“Anxiety can be extremely draining for people as it can last for months prior to an event,” the Anxiety UK description adds. “The worries people experience specifically focus on what they think might happen, often with catastrophic predictions about an event. The nature of negative predictions about the event will be the difference between an anxiety level that is incapacitating or merely uncomfortable.”
Dr Spelman believes that anticipatory anxiety could be experienced by some of us as we consider our post-lockdown lives.
“A lot of people might start to anticipate the anxiety they might experience going into ‘normal’ life, and some will prefer to stay in some stage of lockdown for quite some period of time,” she says. “While people do want their freedom and they want to start socialising and seeing their friends, a lot of people will start to feel that it is safer to try and continue to avoid certain things for a period of time.”
This is also reflected in recent studies into how people feel about lockdown, with a recent poll from Ipsos MORI finding that 61% of Brits would feel uncomfortable going to restaurants and bars and using public transport while 67% would feel “uncomfortable” attending large public gatherings, such as music festivals, in comparison to how they felt before lockdown. Similarly, a new report from Opinium found that only one in five of us currently wants pubs, restaurants and schools to reopen.
“The thoughts about the future and what the future holds can be completely overwhelming for people and people will deal with this in different ways,” adds Dr Spelman. “Some people will obsess over it and their thoughts will be really dominated by worries about the future. Other people will want to put this completely out of their minds and try not to think about what the future holds whatsoever, in order to try and avoid feeling anxious.”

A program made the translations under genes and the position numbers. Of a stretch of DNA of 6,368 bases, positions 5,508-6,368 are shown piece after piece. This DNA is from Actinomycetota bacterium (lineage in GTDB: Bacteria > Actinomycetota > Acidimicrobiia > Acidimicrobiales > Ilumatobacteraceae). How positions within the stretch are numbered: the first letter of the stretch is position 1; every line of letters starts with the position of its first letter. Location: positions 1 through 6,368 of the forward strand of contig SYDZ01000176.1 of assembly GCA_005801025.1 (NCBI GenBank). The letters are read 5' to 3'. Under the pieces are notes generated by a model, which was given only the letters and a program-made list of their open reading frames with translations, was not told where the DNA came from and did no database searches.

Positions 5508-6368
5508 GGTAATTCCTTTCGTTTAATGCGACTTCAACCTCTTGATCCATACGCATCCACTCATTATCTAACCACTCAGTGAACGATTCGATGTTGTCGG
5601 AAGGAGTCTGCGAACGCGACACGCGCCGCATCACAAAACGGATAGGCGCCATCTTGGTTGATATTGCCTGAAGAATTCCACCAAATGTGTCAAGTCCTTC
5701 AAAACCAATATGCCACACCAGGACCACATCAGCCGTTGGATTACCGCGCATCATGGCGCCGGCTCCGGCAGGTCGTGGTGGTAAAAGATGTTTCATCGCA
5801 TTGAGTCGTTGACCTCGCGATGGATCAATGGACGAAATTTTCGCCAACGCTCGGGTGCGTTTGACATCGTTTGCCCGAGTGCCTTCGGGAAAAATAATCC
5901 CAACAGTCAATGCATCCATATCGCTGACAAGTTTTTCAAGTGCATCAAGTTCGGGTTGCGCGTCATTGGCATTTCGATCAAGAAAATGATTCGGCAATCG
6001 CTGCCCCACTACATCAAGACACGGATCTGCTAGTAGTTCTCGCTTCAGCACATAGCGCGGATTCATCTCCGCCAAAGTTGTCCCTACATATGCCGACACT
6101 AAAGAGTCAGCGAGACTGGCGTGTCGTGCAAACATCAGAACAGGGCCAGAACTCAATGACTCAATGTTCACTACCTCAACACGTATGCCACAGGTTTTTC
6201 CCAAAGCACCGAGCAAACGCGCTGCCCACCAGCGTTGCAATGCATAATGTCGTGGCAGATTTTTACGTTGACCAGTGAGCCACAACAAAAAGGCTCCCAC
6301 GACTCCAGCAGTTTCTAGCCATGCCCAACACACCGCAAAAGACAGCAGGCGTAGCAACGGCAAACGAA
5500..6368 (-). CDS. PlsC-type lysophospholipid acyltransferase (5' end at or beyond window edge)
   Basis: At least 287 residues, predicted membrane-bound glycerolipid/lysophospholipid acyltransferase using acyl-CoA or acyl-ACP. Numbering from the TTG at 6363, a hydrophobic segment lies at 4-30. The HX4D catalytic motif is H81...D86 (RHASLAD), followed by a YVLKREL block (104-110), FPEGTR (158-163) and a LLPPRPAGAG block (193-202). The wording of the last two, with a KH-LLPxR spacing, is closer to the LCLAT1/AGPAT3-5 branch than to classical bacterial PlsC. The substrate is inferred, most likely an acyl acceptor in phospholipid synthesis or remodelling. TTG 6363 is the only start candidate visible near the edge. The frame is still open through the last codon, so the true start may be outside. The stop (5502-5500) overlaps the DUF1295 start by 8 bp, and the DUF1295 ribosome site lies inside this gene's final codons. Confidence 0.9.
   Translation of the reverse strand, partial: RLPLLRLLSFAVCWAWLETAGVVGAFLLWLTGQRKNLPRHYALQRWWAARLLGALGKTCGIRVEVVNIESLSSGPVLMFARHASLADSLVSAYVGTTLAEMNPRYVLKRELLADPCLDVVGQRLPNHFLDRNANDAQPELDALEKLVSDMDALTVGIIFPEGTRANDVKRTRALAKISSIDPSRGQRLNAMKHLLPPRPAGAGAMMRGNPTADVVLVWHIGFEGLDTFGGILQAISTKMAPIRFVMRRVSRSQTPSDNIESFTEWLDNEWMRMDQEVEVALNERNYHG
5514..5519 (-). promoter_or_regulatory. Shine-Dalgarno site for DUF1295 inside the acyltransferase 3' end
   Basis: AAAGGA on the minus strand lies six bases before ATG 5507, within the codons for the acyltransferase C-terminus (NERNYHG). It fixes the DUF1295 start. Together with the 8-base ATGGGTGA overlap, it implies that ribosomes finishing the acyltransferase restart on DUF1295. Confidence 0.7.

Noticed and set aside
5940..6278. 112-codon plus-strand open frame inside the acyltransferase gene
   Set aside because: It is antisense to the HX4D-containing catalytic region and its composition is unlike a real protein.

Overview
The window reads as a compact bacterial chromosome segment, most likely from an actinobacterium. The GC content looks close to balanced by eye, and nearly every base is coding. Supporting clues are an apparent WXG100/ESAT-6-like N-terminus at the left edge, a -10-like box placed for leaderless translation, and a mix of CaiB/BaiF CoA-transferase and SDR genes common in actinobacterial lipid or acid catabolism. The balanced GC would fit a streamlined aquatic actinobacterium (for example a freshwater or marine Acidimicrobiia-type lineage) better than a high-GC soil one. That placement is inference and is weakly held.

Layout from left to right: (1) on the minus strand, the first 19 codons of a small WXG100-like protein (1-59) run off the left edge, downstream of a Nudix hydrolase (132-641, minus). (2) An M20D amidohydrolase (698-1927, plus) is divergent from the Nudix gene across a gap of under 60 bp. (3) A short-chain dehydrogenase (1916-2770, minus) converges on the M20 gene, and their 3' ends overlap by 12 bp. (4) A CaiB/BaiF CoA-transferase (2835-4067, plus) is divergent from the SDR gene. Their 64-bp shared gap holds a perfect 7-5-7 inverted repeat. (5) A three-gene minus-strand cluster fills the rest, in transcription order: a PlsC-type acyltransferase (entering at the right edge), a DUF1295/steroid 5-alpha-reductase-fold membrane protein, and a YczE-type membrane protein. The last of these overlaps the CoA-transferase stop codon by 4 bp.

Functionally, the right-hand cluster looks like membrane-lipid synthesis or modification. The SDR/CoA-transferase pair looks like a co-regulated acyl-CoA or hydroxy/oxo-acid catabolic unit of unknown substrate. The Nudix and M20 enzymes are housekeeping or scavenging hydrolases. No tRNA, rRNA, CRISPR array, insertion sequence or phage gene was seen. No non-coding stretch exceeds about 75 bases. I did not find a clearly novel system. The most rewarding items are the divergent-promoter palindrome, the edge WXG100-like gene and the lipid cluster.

So what can we do if we find ourselves experiencing anticipatory anxiety?
“If you find that your thoughts are completely overloaded with anticipation over what the future brings and you end up feeling very anxious, it might be worth trying some cognitive techniques,” says Dr Spelman. She suggests trying mindfulness, or challenging some of the beliefs we might be worrying about.
She also points to the two-minute rule, which could be helpful for some.
“Allowing yourself to worry for two minutes, and realising that anything over those two minutes is not productive, is a good rule to have,” she explains. “This means you can actually start to focus your thoughts on something else or change the activity you’re doing in order to focus on something more helpful.”
If you do find yourself worrying or feeling anxious, remember that it is not your fault.
“Don’t give yourself a hard time about feeling anxious – it’s pretty normal given the circumstances that we’re living under,” Dr Spelman says. “It’s quite normal for most people to be experiencing some sort of anxiety right now and for some people that can become unmanageable.
“Speak to friends about your anxiety, be transparent and open and seek support where you can. For some people that might be seeing a therapist, while for other people that might just be reaching out to supportive friends and family members to be able to help get yourself in a better mindset.”